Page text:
A vulnerability in Samsung’s Android keyboard installed on over 600m devices worldwide could allow hackers to take full control of the smartphone or tablet.
The security bug revolves around the update mechanism of the built-in keyboard, which looks for language updates for trending phrases either daily or weekly.
“The keyboard was signed with Samsung’s private signing key and runs in one of the most privileged contexts on the device, system user, which is a notch short of being root,” said researcher Ryan Welton from security company NowSecure who discovered the hole.
The problem was discovered last year. NowSecure told Samsung about the bug in December. Samsung asked NowSecure to keep the discovery under wraps until it could patch the problem. Google’s Android security team was also notified.
However, six months on it is unclear whether the patch is out. Samsung started that process in early 2015, but unlike Apple’s direct model of software updates, is beholden to mobile phone providers to push out updates to their users.
It is unclear whether that has happened and on what scale users have updated their devices.
Users stuck even if they install another keyboard
“Unfortunately, the flawed keyboard app can’t be uninstalled or disabled,” said Welton. “It isn’t easy for the Samsung mobile device user to tell if the carrier has patched the problem with a software update.”
The problem surrounds Samsung’s integration of Swiftkey’s underlying keyboard engine into its own keyboard software. Swiftkey essentially provides the brains for detecting what a user is trying to type and Samsung does the rest producing the completed keyboard and pre-installing it on its devices.
The Guardian understands that the fault lies within Samsung’s code. SwiftKey-based keyboards on other Android devices from other manufacturers, and SwiftKey’s apps from the Google Play Store or for the iPhone are unaffected.
If the Samsung Android device is connected to a malicious Wi-Fi network when the keyboard attempts to update its trending phrases and language pack, a hacker could substitute the update for a backdoor into the phone giving a hacker almost complete access to the phone.
According to NowSecure a hacker could remotely access a smartphone’s sensors, such as GPS, the camera or microphone, eavesdrop on calls or attack sensitive personal data.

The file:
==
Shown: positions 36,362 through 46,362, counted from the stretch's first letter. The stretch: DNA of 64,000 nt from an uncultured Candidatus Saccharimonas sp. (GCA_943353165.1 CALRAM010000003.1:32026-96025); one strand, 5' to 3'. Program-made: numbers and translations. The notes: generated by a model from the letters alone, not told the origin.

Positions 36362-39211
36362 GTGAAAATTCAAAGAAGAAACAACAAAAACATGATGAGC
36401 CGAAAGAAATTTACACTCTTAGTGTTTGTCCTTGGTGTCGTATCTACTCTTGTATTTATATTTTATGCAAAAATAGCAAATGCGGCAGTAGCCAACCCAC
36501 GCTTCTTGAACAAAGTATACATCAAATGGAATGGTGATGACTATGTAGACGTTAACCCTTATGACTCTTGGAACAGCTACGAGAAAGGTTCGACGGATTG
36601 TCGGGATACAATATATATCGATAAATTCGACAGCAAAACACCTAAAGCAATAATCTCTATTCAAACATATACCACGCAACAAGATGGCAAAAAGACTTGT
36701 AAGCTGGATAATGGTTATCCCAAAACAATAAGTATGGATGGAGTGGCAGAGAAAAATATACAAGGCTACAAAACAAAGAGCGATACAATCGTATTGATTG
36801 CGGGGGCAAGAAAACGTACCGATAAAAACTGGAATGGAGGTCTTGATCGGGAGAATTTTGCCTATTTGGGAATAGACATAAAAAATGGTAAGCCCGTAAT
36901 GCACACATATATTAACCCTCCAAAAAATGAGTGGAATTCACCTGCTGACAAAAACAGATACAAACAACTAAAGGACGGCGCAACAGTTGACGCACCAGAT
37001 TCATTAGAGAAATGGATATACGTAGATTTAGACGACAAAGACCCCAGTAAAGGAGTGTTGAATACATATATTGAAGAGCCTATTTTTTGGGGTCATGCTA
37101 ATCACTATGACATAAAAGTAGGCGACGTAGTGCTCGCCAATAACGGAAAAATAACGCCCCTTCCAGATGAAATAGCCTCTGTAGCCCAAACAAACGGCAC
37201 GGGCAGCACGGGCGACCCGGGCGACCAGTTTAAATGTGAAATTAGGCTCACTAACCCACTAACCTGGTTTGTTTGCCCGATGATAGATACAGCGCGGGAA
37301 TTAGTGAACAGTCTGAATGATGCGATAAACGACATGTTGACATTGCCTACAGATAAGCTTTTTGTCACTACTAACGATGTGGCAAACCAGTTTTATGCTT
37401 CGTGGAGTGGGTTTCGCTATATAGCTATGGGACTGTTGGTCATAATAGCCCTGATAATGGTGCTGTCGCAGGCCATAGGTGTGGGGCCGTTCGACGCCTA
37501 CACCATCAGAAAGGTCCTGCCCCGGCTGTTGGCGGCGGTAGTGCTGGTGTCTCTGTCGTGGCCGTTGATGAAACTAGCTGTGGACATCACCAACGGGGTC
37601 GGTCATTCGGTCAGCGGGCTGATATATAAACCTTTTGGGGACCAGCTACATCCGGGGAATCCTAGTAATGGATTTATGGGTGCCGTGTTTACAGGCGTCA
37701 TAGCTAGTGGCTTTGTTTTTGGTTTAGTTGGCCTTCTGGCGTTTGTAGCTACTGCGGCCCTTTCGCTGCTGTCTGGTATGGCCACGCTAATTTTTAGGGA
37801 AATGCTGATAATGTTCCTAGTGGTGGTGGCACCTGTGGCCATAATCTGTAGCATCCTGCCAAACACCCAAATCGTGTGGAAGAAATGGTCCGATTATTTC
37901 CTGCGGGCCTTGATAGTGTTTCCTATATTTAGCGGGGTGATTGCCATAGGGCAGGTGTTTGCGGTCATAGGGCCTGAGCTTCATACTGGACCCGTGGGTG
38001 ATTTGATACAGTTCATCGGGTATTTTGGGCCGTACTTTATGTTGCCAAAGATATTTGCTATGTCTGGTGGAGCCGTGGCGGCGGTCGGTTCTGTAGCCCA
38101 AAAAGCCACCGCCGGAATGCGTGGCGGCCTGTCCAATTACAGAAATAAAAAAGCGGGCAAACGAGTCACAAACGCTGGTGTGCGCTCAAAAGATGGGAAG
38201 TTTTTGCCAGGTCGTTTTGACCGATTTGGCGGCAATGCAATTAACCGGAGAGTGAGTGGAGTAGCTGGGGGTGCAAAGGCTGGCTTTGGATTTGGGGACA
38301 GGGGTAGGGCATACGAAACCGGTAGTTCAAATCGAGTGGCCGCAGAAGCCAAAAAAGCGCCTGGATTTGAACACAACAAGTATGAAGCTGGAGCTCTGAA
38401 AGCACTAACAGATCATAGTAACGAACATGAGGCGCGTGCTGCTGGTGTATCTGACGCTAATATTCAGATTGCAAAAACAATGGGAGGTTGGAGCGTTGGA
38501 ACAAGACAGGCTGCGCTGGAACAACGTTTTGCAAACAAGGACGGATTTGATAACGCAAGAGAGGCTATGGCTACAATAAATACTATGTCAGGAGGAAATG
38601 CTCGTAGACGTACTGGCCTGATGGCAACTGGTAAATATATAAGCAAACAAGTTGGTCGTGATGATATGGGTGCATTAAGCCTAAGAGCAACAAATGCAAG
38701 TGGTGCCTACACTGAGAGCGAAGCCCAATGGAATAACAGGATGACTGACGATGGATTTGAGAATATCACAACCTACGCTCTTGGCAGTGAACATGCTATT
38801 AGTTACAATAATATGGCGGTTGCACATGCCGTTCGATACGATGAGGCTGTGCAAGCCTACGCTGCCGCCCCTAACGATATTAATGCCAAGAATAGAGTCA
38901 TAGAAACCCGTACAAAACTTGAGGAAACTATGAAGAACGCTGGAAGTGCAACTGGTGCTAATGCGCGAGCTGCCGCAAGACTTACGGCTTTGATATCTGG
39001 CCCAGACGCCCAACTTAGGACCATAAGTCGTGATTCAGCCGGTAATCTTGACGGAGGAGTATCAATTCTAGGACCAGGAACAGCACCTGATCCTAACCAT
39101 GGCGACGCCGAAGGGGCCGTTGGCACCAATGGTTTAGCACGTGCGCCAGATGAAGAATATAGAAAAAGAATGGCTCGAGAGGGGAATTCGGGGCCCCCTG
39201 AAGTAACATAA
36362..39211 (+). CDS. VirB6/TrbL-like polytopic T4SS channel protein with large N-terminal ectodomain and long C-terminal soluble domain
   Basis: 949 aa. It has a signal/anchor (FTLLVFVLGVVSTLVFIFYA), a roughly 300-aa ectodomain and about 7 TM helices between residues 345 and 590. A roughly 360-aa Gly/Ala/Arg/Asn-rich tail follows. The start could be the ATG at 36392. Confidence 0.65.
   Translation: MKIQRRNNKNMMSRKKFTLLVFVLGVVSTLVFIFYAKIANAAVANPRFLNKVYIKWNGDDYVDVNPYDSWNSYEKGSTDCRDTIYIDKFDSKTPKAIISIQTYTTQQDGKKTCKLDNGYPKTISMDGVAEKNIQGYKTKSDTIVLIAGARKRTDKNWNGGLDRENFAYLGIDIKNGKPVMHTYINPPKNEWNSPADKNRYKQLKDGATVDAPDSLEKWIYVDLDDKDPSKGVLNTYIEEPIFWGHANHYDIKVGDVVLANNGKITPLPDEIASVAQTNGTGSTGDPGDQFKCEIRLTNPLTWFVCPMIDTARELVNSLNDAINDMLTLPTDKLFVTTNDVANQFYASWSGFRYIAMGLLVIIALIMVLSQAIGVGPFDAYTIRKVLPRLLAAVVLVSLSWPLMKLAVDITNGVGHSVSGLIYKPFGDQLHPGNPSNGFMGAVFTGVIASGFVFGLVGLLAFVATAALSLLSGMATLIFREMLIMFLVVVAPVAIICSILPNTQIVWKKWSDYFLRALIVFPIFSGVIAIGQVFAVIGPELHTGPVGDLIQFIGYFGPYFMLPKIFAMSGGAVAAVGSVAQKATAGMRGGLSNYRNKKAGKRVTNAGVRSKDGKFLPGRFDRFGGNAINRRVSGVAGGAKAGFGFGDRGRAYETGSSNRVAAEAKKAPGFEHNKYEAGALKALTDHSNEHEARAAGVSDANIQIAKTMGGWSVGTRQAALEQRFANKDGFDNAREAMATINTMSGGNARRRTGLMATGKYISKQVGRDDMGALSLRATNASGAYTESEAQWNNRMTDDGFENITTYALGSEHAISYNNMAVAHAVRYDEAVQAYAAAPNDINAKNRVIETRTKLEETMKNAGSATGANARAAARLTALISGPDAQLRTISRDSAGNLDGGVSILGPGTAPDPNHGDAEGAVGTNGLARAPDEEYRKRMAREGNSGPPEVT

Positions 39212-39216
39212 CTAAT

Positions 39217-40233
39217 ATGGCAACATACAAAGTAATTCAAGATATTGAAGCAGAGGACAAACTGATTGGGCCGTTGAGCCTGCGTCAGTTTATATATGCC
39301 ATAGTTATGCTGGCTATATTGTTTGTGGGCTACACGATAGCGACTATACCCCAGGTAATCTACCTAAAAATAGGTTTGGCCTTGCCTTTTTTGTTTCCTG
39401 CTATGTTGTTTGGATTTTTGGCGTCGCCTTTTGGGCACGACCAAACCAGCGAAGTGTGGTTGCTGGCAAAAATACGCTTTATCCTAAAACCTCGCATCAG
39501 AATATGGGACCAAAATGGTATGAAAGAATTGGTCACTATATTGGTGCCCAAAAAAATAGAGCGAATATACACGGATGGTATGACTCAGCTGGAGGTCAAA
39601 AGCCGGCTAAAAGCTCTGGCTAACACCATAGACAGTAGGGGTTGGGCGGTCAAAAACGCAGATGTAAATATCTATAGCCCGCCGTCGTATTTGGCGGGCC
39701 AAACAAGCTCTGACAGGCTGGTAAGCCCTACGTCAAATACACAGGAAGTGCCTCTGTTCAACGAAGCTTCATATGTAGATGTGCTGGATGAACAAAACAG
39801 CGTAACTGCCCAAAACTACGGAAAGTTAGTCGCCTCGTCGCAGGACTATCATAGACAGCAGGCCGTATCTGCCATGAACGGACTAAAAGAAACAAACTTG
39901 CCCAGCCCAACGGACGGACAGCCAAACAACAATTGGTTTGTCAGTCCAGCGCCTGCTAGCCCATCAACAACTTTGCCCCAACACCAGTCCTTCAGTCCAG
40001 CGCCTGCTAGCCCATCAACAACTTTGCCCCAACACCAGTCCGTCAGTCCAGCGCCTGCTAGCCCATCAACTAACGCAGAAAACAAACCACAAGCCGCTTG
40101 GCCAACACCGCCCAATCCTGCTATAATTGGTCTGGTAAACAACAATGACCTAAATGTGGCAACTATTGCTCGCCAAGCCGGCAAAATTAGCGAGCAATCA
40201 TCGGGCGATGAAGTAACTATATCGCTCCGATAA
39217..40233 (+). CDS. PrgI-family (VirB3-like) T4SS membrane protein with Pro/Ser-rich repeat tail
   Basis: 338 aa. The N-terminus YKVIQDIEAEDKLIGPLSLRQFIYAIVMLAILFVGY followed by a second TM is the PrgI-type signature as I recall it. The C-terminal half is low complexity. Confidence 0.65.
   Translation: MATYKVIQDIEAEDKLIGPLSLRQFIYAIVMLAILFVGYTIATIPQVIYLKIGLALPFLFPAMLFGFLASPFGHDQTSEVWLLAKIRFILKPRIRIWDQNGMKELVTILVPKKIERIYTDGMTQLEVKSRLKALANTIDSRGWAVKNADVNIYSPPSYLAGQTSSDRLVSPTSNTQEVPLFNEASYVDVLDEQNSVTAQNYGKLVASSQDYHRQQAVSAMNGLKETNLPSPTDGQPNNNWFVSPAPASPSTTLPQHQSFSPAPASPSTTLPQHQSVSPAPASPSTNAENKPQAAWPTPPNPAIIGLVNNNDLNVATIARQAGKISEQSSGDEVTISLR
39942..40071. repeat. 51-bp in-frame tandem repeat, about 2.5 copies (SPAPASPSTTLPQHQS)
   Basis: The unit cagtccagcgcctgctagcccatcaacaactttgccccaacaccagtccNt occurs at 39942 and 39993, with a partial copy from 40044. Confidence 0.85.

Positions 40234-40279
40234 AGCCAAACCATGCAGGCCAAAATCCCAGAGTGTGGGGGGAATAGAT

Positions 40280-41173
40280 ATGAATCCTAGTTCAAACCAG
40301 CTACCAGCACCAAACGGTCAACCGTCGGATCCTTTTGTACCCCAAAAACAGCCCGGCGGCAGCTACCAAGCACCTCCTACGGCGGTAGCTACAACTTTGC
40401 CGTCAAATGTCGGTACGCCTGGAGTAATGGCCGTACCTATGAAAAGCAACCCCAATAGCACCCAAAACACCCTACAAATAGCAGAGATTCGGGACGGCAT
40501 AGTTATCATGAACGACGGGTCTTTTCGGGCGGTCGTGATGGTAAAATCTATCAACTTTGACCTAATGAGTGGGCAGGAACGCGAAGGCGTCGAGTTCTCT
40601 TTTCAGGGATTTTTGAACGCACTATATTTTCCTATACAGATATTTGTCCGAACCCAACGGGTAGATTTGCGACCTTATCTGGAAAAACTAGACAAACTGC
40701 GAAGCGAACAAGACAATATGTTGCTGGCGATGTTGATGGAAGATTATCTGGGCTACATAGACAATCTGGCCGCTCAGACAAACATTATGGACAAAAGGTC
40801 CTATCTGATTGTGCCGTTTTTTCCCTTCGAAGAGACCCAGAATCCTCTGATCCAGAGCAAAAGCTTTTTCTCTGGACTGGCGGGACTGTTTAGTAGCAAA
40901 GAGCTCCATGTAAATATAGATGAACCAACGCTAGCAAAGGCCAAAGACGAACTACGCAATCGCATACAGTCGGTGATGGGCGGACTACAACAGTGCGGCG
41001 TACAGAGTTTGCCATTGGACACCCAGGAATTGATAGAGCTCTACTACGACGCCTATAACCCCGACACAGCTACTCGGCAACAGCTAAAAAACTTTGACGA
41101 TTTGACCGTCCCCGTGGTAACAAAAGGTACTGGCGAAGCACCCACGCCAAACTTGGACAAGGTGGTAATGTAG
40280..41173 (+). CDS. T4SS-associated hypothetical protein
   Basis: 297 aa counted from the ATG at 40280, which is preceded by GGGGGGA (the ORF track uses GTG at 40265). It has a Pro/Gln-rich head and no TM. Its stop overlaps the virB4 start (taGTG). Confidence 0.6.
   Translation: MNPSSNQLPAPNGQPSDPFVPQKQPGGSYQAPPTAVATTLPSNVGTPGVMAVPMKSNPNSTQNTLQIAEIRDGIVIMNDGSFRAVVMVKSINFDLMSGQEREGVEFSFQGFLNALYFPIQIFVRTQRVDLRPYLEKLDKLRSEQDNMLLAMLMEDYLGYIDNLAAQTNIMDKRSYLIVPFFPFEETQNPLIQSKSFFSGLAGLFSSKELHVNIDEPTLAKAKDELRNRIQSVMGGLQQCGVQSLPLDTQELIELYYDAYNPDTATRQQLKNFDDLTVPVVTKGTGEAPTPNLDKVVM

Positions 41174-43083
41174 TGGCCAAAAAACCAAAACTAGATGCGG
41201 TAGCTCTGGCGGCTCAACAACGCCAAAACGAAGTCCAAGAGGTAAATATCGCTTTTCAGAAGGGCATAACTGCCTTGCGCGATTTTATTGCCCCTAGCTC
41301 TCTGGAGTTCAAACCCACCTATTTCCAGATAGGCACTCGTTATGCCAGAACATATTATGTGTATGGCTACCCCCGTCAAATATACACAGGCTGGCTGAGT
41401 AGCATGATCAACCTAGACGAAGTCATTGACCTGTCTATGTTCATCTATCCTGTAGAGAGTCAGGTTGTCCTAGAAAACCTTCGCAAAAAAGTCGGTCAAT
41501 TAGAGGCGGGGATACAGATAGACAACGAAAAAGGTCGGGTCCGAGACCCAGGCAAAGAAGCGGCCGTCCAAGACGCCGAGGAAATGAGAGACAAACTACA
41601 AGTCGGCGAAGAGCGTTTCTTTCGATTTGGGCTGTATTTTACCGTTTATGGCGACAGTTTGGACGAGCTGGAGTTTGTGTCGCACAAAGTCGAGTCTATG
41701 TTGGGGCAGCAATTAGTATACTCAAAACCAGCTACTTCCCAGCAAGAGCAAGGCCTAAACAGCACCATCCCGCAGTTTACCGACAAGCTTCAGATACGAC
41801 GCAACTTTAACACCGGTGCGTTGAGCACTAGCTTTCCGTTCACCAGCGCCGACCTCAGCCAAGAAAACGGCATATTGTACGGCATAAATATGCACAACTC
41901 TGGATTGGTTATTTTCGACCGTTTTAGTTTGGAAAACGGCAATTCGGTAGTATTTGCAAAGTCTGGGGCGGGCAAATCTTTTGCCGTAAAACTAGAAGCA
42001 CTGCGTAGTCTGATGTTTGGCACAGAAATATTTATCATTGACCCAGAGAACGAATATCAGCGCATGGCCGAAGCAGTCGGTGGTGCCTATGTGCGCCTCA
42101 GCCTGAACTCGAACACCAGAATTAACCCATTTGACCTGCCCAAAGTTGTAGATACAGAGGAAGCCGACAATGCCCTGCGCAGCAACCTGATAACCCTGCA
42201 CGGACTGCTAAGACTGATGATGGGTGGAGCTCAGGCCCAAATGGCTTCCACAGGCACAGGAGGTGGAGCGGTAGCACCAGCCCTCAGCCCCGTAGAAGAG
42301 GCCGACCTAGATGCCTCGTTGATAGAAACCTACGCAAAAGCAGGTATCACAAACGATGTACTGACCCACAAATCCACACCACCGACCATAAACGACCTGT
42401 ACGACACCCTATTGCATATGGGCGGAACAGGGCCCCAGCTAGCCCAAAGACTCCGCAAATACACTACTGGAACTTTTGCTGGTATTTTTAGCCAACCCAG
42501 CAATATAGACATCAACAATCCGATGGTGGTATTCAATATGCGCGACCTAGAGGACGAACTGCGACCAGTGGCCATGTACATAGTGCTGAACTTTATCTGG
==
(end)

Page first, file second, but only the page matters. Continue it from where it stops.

“Unfortunately, we were only made aware of the issue on Tuesday,” said Joe Braid, chief marketing officer of SwiftKey. “We a
re working as hard as possible to support Samsung and help it fix the issue.”
Simply installing another third-party keyboard, including SwiftKey’s full keyboard does not fix the issue, as the Samsung keyboard continues to run in the background.
“There isn’t a whole lot you can do except try to steer clear of networks you don’t trust, where a crook might try to intercept and hack your traffic,” said Paul Ducklin from security company Sophos. “The silver lining, if that’s not too strong a way to describe it, is that a crook can’t exploit this hole just whenever he likes: you have to be on his dodgy network when a [keyboard] update happens, and he has to notice in time to jump in as a man-in-the-middle.”
The number of Samsung devices affected is extensive, but includes the latest Samsung Galaxy S models, including the Galaxy S6, S5 and S4.
A Samsung spokesperson told the Guardian: “Samsung takes emerging security threats very seriously. We are aware of the recent issue reported by several media outlets and are committed to providing the latest in mobile security.”
“It is important to note that the phone’s core functions (kernel) were not affected by the reported issue due to the protection of the Samsung Knox platform in all S4 models and above.”
“Samsung Knox also has the capability to update the security policy of the phones, over-the-air, to invalidate any remaining potential vulnerabilities caused by this issue. The security policy updates will begin rolling out in a few days.”